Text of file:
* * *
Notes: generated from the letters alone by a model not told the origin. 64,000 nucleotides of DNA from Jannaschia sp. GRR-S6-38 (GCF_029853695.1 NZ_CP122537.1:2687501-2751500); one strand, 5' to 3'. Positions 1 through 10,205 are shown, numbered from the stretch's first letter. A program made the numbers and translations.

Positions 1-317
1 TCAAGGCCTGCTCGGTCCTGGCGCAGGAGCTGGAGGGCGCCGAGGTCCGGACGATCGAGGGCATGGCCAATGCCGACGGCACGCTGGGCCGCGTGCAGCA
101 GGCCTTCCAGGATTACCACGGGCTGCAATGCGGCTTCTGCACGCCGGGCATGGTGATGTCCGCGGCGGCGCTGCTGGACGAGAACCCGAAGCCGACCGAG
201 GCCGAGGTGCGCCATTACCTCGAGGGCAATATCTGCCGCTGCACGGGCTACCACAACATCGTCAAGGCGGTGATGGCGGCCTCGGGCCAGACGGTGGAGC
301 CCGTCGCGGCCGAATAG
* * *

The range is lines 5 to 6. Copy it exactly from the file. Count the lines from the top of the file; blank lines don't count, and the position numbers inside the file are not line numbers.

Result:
201 GCCGAGGTGCGCCATTACCTCGAGGGCAATATCTGCCGCTGCACGGGCTACCACAACATCGTCAAGGCGGTGATGGCGGCCTCGGGCCAGACGGTGGAGC
301 CCGTCGCGGCCGAATAG